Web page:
Lastly, I have to reiterate here that this tutorial is NOT intended to provide a secure solution. Infact, it doesn’t have much in the way of security in it at all. There’s a reason for this and it’s because it would be irresponsible for me to proclaim my script to be secure with a host of security measures when in reality I’m no security expert and don’t pretend to be! The aim of this tutorial is to provide an architecture or platform on which the reader can build upon and create bespoke security measures all of their own. Please don’t comment moaning about the lack of security. If you have any security tips you would like to discuss, join the forum and show them off to the world in there.

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  1. Comment by Dees on August 1, 2008 10:17 pm

    Really great tutorial! I’ll be using this example as a model for my own projects from now on. I was planning on building something very similar but I’m still a beginner with PHP so I wasn’t ready to begin. Would you consider doing a guide on best practices and potential weaknesses for those of us who aren’t thoroughly aware of all the potential risks and hazards lurking around the web (i.e. botnets, SQL-injection, cross-server stuff, etc.)? I’d love to read more stuff at this level of quality.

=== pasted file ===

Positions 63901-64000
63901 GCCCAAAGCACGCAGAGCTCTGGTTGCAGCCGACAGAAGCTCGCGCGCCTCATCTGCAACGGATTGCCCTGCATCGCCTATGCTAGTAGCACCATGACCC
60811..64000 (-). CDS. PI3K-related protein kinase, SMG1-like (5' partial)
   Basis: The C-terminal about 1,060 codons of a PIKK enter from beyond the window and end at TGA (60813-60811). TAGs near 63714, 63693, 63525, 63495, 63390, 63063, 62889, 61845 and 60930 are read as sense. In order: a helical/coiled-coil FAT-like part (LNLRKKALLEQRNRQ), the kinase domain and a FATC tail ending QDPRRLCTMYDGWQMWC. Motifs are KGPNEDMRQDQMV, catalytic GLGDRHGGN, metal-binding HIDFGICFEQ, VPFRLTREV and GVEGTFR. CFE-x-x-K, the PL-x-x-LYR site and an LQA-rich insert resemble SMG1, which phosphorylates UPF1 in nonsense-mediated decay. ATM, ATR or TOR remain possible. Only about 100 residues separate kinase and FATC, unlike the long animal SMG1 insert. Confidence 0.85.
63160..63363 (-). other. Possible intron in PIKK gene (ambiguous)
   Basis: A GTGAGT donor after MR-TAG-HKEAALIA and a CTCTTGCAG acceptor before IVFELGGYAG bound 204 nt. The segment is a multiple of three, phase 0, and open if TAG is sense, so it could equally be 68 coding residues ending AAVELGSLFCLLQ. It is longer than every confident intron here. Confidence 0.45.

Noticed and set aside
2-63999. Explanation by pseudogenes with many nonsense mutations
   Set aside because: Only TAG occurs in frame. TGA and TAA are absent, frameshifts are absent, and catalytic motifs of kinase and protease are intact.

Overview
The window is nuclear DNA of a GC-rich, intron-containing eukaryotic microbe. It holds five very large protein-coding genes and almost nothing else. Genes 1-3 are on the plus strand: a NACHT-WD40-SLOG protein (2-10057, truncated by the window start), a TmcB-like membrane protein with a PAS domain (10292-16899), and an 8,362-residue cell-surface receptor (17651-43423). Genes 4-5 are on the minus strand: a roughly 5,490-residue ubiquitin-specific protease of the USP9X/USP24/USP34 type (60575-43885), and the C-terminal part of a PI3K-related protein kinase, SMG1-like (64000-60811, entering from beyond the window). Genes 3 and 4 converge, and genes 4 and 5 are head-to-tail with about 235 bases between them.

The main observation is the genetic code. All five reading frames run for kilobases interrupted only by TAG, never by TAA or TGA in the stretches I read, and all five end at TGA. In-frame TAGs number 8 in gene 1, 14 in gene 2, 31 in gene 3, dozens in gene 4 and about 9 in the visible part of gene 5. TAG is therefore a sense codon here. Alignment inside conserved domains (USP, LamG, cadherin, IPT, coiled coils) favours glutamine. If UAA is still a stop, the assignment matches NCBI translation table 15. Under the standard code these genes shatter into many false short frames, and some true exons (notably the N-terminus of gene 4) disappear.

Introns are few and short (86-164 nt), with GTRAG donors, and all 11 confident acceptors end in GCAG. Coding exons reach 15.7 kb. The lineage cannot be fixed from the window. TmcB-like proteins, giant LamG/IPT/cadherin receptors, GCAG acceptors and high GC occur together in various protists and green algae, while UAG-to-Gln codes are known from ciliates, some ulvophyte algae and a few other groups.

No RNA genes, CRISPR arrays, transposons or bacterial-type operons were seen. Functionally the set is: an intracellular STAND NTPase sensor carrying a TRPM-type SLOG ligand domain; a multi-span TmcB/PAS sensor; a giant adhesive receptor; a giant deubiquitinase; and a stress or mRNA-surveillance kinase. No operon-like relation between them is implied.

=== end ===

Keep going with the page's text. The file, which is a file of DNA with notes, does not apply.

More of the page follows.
- Dees

  2. Comment by Pablo Mora on August 2, 2008 11:06 am

    You need to put a die() o exit() function below to header().

  3. Comment by jamie on August 3, 2008 7:45 am

    Thanks for the comments. As I’m not a security expert I don’t really want to post a ‘tutorial’ as such on security, but I do have some links to some interesting reads that may be beneficial - I’ll try to dig them out and post them.

    @Pablo Mora:
    In principle yes; in practice no. The die() or exit() functions are only really necessary if a chunk of PHP code further down the page will be executed - in this case none will because the header() calls are the last in the evaluation of each chunk of the if/else block, therefore will essentially be the last piece of code executed (because none of the other code matches the conditional). Also, because the header is sent from the server I don’t think any client side code would ever be executed. For absolute script efficiency though, I do agree that a die() or exit() would be needed.

    - Jamie

  4. Comment by another seasoned coder on August 4, 2008 8:51 am

    This is a nice solution, but I would like to recommend CakePHP. It is one of the best web frameworks I have ever had the pleasure to use. To provide extremely secure using hashes and flexible authentication (with the option to do authorization using ACL) is very easy and in some cases a single line of code (depends on what you need to do). One of the great things about CakePHP is it is written in PHP so it will run on any PHP 4 or 5 web host that allows .htaccess! I highly recommend checking it out, it has saved me more time than I can express and made coding websites fun again.

    P.S> There are several times that a var is checked to see if it is set and not null which can be done with the function empty such that:

    if(isset($_SESSION['requestedpage']) && $_SESSION['requestedpage']!=”")

    would be written